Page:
Date Position Institution name
    2017 Associate Professor University of Adelaide
  • Awards and Achievements

    Date Type Title Institution Name Country Amount
    2016 Award Telstra Women's Business Public Sector and Academia Award
    2014 Award MASCC Young Investigator Award
    2009 Award SA Young Tall Poppy Science Award Australian Institute of Policy and Science
    2009 Fellowship NHMRC Australian-based biomedical research fellowship University of Adelaide Australia
    2008 Award MASCC Young Investigator Award
    2007 Award MASCC Young Investigator Award
    2006 Award MASCC Young Investigator of the Year
    2003 Scholarship Royal Adelaide Hospital Research Committee Dawes Postgraduate Research Scholarship
  • Education

    Date Institution name Country Title
    2010 - 2012 University of Adelaide Australia M.Phil (Clin Sci)
    2002 - 2006 University of Adelaide Australia PhD
    1997 - 2001 University of Adelaide Australia B. Hlth.Sci (Hons)
  • Certifications

    Date Title Institution name Country
    0 Grad. Cert. Online Learning (Higher Education) University of Adelaide Australia
    0 Grad. Cert. Public Health Charles Darwin University Australia
  • Research Interests

Funding

A/Prof Bowen’s research program has been funded by NHMRC, Cancer Council SA, SA Cancer Research Collaborative, Cure Cancer Australia, Australian Dental Research Foundation, the Ray and Shirl Norman Cancer Research Trust, the Royal Adelaide Hospital Research Committee, Flinders University and University of Adelaide. With her co-investigators, funding received has totalled over $2 Million dollars. Industry support has been a major funder and continues to be an area of increasing linkage. Current and previous industry partners include GlaxoSmithKline (CI), Helsinn Healthcare (CI), Pfizer (PI), Puma Biotechnology (PI), CSIRO (CI), and AstraZeneca (CI).        

Teaching

In 2011, A/Prof Bowen was appointed to lecturer in Physiology, University of Adelaide, promoted to senior lecturer in 2014, and then associate professor in 2016, which has provided opportunities to teach and train the next generation of researchers. She teaches within the Programs of B.HlthMedSc, B.DS, and B.Nurs. She is Deputy Chair of the Faculty Gender Equity and Diversity committee and implements inclusive practices for courses she teaches.

A/Prof Bowen is the Faculty Honours Coordinator and a Senior Postgraduate Coordinator for the Adelaide Medical School. Through these roles she is able to play a leadership role in training the next generation of health and medical science researchers.

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  • Current Higher Degree by Research Supervision (University of Adelaide)

    Date Role Research Topic Program Degree Type Student Load Student Name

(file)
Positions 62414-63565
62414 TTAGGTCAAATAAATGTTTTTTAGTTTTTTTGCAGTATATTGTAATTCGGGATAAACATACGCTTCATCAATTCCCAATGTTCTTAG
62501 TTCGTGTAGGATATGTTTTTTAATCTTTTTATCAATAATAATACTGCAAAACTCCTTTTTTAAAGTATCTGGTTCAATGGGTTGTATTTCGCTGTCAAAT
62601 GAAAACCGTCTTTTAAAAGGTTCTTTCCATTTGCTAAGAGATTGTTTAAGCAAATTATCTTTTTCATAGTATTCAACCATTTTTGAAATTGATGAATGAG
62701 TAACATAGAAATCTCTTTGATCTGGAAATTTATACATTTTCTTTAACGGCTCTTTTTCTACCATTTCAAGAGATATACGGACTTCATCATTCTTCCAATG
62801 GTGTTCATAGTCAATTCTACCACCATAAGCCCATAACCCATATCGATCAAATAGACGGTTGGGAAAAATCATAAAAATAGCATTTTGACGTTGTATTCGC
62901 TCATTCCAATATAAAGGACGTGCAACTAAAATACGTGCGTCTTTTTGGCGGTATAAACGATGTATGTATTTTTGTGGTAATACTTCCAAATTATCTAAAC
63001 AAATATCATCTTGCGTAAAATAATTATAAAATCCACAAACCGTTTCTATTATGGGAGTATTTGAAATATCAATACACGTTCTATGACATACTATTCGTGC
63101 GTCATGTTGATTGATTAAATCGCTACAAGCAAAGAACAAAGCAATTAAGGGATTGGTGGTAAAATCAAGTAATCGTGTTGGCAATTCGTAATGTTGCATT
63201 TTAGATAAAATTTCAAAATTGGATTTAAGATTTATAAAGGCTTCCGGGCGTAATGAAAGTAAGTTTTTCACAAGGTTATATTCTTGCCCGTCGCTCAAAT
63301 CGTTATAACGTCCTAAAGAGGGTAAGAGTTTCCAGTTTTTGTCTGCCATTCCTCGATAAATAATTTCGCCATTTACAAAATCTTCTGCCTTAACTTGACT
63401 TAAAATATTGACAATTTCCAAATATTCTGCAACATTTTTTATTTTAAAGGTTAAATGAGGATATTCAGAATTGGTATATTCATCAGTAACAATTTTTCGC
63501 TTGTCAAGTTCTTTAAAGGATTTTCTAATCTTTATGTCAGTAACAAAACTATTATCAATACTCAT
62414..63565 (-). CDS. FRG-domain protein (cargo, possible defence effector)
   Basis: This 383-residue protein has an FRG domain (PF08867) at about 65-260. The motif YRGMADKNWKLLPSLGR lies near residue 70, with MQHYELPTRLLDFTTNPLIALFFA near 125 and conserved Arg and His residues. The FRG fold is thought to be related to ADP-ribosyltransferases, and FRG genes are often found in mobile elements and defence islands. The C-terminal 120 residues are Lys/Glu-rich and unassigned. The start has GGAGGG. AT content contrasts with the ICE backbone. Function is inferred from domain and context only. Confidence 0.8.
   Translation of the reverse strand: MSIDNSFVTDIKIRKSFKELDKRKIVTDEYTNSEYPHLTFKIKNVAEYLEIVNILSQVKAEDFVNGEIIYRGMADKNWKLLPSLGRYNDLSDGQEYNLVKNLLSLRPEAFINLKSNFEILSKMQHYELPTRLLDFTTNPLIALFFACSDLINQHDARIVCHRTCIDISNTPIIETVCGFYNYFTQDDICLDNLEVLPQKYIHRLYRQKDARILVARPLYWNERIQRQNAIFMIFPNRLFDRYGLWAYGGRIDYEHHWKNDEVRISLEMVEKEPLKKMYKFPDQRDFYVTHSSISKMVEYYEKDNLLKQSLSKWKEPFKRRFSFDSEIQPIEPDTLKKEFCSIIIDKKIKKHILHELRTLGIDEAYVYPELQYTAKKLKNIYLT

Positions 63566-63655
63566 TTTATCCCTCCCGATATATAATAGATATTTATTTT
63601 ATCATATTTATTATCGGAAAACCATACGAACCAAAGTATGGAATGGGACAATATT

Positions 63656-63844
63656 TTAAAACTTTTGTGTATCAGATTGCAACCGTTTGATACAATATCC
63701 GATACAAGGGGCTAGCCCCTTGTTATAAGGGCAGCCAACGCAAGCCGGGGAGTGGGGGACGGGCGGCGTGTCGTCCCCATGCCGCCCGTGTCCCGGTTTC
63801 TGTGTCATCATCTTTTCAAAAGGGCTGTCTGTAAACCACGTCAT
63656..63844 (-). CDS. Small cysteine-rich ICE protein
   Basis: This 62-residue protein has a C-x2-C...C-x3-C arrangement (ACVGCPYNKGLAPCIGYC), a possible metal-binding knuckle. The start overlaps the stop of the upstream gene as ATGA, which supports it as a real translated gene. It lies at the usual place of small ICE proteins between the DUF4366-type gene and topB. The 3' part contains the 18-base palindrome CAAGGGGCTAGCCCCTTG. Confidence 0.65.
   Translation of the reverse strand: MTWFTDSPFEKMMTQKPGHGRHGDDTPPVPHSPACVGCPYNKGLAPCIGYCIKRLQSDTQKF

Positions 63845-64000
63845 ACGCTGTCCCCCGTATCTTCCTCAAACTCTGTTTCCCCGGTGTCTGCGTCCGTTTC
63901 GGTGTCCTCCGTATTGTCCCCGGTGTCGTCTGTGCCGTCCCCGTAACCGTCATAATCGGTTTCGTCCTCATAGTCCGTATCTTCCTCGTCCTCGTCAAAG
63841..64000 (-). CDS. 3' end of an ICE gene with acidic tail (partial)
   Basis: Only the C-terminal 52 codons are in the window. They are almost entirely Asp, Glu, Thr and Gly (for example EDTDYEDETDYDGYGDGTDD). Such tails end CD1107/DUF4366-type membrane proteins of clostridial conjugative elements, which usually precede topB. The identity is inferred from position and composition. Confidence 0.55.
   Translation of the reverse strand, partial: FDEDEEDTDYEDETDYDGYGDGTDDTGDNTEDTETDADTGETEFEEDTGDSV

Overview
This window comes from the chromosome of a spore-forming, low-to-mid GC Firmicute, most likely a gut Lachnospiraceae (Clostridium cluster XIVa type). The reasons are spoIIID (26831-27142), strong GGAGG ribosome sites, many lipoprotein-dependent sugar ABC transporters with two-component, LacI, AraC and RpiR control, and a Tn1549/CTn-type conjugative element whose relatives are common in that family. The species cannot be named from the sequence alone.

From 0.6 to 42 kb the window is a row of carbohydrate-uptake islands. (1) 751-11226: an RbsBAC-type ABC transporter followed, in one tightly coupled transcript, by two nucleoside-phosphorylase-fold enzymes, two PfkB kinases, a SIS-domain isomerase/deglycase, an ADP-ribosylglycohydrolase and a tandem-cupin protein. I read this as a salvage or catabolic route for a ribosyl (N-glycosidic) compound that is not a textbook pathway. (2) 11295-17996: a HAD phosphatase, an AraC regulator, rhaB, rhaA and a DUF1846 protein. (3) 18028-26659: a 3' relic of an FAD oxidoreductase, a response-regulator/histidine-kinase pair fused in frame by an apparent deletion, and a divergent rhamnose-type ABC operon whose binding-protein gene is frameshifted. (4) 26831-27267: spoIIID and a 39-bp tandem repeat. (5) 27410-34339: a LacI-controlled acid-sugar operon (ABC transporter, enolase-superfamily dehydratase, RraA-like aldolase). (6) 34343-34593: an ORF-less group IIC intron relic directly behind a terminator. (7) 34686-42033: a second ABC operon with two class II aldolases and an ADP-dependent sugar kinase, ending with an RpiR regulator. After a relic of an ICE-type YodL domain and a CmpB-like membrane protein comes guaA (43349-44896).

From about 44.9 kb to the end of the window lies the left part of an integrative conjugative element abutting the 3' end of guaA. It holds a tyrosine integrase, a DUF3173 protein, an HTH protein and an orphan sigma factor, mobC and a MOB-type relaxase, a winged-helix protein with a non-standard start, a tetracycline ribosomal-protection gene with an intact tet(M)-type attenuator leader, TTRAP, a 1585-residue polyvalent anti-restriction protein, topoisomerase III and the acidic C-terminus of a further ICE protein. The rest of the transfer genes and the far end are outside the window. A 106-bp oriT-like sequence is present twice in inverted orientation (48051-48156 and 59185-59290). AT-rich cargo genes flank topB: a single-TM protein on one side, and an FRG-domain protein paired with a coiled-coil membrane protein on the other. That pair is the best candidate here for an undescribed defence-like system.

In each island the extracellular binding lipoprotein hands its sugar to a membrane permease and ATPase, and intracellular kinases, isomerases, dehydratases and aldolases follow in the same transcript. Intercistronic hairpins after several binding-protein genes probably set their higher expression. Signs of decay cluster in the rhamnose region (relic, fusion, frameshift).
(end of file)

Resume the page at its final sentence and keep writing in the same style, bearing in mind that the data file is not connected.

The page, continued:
2019 Principal Supervisor The Role of TLR4 in Response to Chemotherapy Doctor of Philosophy Doctorate Full Time Miss Elise Ellen Bruning
    2019 Principal Supervisor The microbiome-gut-brain axis in chemotherapy-induced cognitive impairment Doctor of Philosophy Doctorate Full Time Miss Courtney Brooke Subramaniam
    2019 Principal Supervisor Role of Gut Microbiome-Immune Axis in Response to Radiotherapy and Development and Severity of Radiotherapy-Induced Oral Mucositis Doctor of Philosophy Doctorate Full Time Mrs Ghanyah Hamid Hussein Al-Qadami
    2018 Principal Supervisor Using silica nanoparticles to target inflammation in pre-clinical models of intestinal disease Doctor of Philosophy Doctorate Full Time Miss Shu Yie Janine Tam
    2017 Principal Supervisor Does an individuals microbiome profile affect susceptibility to gut injury from chemotherapy Doctor of Philosophy Doctorate Full Time Miss Kate Secombe
    2016 Co-Supervisor Inflammatory Response Markers to Predict Risk of Severe Gastrointestinal Toxicity in Patients Treated with 5-Fluorouracil Doctor of Philosophy Doctorate Full Time Miss Samantha Kaitlyn Korver
    2016 Co-Supervisor The Link between Aquaporins and Cerbo Spinal Fluid Doctor of Philosophy Doctorate Full Time Mr Pak Hin Chow
  • Past Higher Degree by Research Supervision (University of Adelaide)

    Date Role Research Topic Program Degree Type Student Load Student Name
    2014 - 2017 Principal Supervisor Characterisation and Treatment of Pan-Human Epidermal Receptor Tyrosine Kinase Inhibitor-Induced Gastrointestinal Toxicity Doctor of Philosophy Doctorate Full Time Ysabella Van Sebille
    2013 - 2016 Co-Supervisor Toll-Like Receptor 4-Dependent Barrier Dysfunction and its Impact on Irinotecan-Induced Gut Toxicity and Pain Doctor of Philosophy Doctorate Full Time Dr Hannah Rose Wardill
    2011 - 2016 Co-Supervisor In vitro and in vivo Models to assess the mechanism of Lapatinib - Induced Diarrhoea Doctor of Philosophy Doctorate Full Time Mrs Wan Nor I'zzah Wan Mohamad Zain
    2010 - 2015 Principal Supervisor A Study Linking Toll-like Receptors and Irinotecan-induced Gastrointestinal Mucositis Doctor of Philosophy Doctorate Full Time Mrs Khloud Ghazi Fakiha
    2008 - 2012 Co-Supervisor Chemotherapy-Induced Mucositis: The Role of Matrix Metalloproteinases and the Extracellular Matrix Doctor of Philosophy Doctorate Full Time Miss Noor Al-Dasooqi
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  • Board Memberships

    Date Role Board name Institution name Country
    2018 - ongoing Board Member Multinational Association of Supportive Care in Cancer MASCC United States
    2014 - ongoing Director Australian Society for Medical Research Australia
  • Committee Memberships

    Date Role Committee Institution Country
    2014 - ongoing Member Multinational Association of Supportive Care in Cancer Governance Committee
    2008 - ongoing Member South Australian ASMR committee
  • Editorial Boards

    Date Role Editorial Board Name Institution Country
    2017 - ongoing Editor Inflammopharmacology Springer Switzerland
    2015 - 2018 Editor Gastroenterology Research and Practice Hindawi Publishing Corporation Egypt
  • Position: Associate Professor
  • Phone: 83131374
  • Email: joanne.bowen@adelaide.edu.au
  • Fax: 8313 6387
  • Campus: North Terrace
  • Building: Helen Mayo South, floor 2
  • Room: S232
  • Org Unit: Medical Sciences